I prefer to think of it as:
What can I do to prevent from being ripped off by suppliers and
contractors who think I am just a "rich", naive yuppie who is ripe for
being ripped off :)
Since when does having a government license or a contractor business
card give one some legal or god-given right to better pricing?
If I act like a contractor and don't waste the time of the sales clerk
any more than a real contractor, then why should I not get similar
pricing? (after adjusting perhaps for some volume discount that true
high volume contractors may deserve)
research, then called the other branch to order. Meanwhile somebody is
waiting at the counter while the first branch nursemaids you.
You pay sales tax for that stuff? Probably not...
What do you do for a living? Bet you're in by 8:05 and gone by 4:55 and if
you have to stay you want OT or a bonus.
For someone with a name like "Tekkie", you sound like you have an IQ
of about 50. Do you know how to follow a Usenet thread? If you did,
you would know that I was not the poster who talked about calling "one
branch" and going to another.
Just because you appear to be a shady contractor whose business is
threatened by honest pricing does not mean that others are similarly
dishonest. Trying to get the best price on supplies is "good 'ole
American capitalism," cheating on taxes is illegal -- can you grasp
I am sure that your pea brain could not even begin to comprehend what
I do for a living :)
: Now that the Internet has made pricing so transparent, it gets even
: more frustrating to walk into a local supply house and realize that
: you are not getting the same deal that contractors get.
You've done an admirable job arguing your case, probably won't convince any
pro's here to change their mind...
I'm more interested your repeated allocutions to pricing via the internet.
Would you care to share with the group these internet sources?
As a 'confirmed' DIY'er myself, I'm trying hard to see your point. Whenever
I've gone to specialty suppliers (the contractor's sources) it has always
been armed with specific item numbers/descriptions/quantity information. Be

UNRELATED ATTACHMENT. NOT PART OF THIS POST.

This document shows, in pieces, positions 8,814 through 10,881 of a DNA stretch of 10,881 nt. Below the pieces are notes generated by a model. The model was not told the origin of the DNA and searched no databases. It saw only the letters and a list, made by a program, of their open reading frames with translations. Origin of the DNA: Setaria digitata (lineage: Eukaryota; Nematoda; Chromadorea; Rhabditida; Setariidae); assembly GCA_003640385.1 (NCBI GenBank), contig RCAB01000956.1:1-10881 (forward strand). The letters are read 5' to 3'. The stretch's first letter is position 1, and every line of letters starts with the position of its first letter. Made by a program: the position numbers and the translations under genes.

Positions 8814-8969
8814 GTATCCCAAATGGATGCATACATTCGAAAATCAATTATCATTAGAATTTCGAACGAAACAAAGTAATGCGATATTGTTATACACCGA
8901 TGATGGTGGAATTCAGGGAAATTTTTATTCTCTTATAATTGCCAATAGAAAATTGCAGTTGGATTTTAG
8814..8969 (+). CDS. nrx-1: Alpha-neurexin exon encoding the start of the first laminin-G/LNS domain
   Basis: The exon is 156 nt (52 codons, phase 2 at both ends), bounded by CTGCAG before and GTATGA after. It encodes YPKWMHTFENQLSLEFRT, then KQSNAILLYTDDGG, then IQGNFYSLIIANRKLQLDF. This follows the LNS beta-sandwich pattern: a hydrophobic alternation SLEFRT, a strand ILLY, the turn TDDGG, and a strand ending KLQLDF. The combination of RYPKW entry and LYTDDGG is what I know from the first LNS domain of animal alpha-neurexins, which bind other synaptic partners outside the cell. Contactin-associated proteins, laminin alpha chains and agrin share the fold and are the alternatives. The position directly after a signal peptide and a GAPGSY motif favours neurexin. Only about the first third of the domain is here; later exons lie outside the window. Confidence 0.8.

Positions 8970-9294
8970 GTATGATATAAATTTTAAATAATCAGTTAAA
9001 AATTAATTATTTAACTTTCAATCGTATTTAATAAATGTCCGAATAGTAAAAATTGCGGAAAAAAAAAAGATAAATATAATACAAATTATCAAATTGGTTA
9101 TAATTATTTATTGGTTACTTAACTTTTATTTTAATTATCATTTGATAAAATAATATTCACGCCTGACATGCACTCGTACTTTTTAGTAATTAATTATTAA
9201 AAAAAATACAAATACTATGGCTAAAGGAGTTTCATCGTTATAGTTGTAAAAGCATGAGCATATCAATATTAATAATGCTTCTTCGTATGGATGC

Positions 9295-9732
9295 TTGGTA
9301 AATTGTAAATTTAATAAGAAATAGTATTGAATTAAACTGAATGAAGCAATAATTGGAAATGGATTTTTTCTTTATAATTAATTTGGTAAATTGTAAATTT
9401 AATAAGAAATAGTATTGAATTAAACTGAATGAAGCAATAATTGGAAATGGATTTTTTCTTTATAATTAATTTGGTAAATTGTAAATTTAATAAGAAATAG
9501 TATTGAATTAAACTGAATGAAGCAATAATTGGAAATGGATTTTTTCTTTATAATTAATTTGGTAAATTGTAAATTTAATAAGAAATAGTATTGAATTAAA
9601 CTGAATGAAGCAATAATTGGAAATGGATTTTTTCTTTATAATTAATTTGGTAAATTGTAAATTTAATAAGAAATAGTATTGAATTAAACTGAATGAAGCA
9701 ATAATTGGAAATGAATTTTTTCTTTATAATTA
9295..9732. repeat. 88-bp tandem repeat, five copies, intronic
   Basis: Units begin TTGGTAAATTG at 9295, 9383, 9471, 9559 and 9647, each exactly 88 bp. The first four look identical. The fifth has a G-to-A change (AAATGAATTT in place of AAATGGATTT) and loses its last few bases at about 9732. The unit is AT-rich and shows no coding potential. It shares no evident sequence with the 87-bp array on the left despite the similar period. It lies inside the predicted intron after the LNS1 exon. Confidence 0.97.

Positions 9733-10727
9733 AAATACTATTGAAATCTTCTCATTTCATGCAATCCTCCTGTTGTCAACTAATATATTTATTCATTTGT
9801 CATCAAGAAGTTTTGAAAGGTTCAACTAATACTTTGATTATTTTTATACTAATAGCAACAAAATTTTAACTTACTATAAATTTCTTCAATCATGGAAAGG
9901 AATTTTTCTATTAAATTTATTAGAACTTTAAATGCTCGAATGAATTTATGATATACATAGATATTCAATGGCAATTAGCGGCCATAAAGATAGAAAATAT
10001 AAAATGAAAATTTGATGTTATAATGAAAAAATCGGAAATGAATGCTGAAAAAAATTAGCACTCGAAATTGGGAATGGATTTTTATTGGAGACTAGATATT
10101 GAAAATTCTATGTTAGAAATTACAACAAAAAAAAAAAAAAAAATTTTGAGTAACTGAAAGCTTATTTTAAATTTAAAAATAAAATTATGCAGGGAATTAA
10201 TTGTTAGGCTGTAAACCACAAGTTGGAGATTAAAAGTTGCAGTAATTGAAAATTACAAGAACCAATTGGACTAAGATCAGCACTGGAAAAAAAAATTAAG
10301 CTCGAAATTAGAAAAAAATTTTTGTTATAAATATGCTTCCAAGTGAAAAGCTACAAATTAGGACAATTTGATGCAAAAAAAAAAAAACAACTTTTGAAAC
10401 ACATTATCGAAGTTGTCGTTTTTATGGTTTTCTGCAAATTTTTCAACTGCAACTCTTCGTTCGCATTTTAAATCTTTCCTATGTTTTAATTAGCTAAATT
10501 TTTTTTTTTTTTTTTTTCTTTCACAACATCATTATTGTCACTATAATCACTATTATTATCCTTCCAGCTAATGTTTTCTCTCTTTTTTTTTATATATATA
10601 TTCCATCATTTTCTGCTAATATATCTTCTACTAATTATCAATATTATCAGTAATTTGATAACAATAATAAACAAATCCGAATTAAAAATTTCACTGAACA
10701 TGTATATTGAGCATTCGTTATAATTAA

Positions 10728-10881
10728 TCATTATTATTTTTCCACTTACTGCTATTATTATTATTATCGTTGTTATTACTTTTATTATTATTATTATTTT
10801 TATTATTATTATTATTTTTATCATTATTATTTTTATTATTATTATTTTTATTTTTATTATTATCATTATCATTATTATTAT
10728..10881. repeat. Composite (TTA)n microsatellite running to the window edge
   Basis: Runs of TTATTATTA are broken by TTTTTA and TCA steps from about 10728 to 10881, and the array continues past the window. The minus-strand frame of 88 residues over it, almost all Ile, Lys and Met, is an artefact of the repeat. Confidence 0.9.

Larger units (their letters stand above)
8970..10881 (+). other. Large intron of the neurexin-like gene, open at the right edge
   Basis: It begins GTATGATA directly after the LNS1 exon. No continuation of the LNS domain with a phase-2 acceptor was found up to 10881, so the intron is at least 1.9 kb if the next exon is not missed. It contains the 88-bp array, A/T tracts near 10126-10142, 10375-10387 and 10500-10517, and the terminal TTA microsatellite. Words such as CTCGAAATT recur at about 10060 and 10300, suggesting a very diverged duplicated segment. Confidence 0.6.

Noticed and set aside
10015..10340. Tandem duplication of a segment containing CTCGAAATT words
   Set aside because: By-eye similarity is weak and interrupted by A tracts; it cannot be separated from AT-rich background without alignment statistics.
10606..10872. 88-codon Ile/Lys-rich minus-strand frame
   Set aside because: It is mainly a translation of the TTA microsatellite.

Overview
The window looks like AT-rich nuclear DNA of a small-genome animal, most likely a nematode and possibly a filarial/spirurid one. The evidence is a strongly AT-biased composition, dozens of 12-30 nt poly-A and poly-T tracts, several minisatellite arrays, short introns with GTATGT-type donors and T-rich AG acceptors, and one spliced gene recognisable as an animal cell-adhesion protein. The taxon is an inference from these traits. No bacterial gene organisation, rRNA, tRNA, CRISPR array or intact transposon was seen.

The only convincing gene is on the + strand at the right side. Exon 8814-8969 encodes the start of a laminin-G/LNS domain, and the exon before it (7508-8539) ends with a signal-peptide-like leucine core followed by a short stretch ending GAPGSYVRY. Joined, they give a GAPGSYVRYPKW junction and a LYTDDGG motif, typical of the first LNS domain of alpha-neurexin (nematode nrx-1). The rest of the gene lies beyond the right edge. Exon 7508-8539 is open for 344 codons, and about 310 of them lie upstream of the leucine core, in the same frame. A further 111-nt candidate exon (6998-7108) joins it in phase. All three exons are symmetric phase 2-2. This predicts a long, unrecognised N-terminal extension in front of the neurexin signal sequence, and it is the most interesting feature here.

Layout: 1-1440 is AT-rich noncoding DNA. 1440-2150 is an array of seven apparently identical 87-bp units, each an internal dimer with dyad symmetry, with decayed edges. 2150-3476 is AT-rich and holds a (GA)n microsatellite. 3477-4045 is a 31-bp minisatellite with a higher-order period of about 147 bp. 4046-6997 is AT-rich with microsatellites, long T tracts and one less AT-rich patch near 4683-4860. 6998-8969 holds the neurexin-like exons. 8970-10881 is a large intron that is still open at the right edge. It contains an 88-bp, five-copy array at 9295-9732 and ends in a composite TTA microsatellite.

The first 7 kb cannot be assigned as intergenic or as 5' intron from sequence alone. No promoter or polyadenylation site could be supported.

it from my own research or advice of a hired pro. However, to go from one
specialty house to another takes up *way* more time than simply stopping by
one of the two borgs in my neighborhood. I maybe saving 10-15% at the
specialty shop, but waste a lot of time doing so... I digress...
And if labor is generally ~50%~ of a projects cost, are you realizing your
greatest savings by doing the work? Plus, end the end the realization that
*you* did the work!
finding out competitive pricing is more of a side benefit.
I don't disagree. In fact, until recently, I used to just go buy
everything at the big box store, until I started hearing rumors of
inferior products masquerading as name brand product -- hard to know
how much of this is just self-serving innuendo served up by threatened
mom-and-pop supply houses, but it has made me hesitate before just
scooping up parts at Home Depot.
Now if doubts about Home Depot quality lead me to start visiting more
supply houses, then at least I don't want to feel like I am paying
twice as much as the guy next to me just because he calls himself a
What I don't understand is why so many disgruntled contractors on this
newsgroup are so offended by this to the point of getting nasty and
ad-hominem. I am not forcing anybody to give me better pricing -- it
is a free country and vendors are free to give me discounts or not. In
fact, it would be quite naive and reckless of me not to try to get the
best price for an item. I mean how many people walk into a store when
an item is on sale and say please give me the regular price instead...
The rumors are generally true. The likes of HD and Lowes have the ability to
get manufacturers to make special lines of their product, sold only through
these respective stores.
Case in point - HD made Milwakee replace some metal parts in their power tools
with plastic in order to cut the cost of, and therefore the price to, Home
Kwikset and Shlege locks made only for HD or Lowes.
American Standard and some Kohler faucets which look exactly like the ones
available from any plumbing supplier, yet somehow made in China instead of the
USA and for some odd reason, a few ounces lighter.
And, you don't really believe that either HD or Lowes is getting the best
lumber from the mills, and leaving the seconds for the builder's lumberyards,
You wouldn't be paying twice as much. But you would be paying more because
professional supply houses cater to the professionals who have a different way
of doing business than your typical retail customer. And while choosing to sell
to professionals or choosing to sell retail both have their pros and cons,
generally, it is more expensive to deal with the public than on a pro-to-pro
I can't speak for anyone else, but if an Item retails for 100 bucks but
contractors get it for 75. because they spend thousands every month, and don't
take up counter employee time, and don't pay for floor space for pretty
displays, and don't have to pay markups due to retail shrink, and don't pay for
air conditioning and heating hundreds of thousands of sq. ft. of storage
space... and that wholesaler starts catering to retail clients and all it's
added expenses as if there was no comparison, I'd be a little miffed too.
Do your research, know exactly what you want by name, make, model and part
number, and find out the retail price, go to a local wholesaler of that item
and ask his price. Ask for his trade price it should be anywhere from 10% to
33.3% lower than retail. If you act professionally, they may give you the
trade price. If they don't, try somewhere else.
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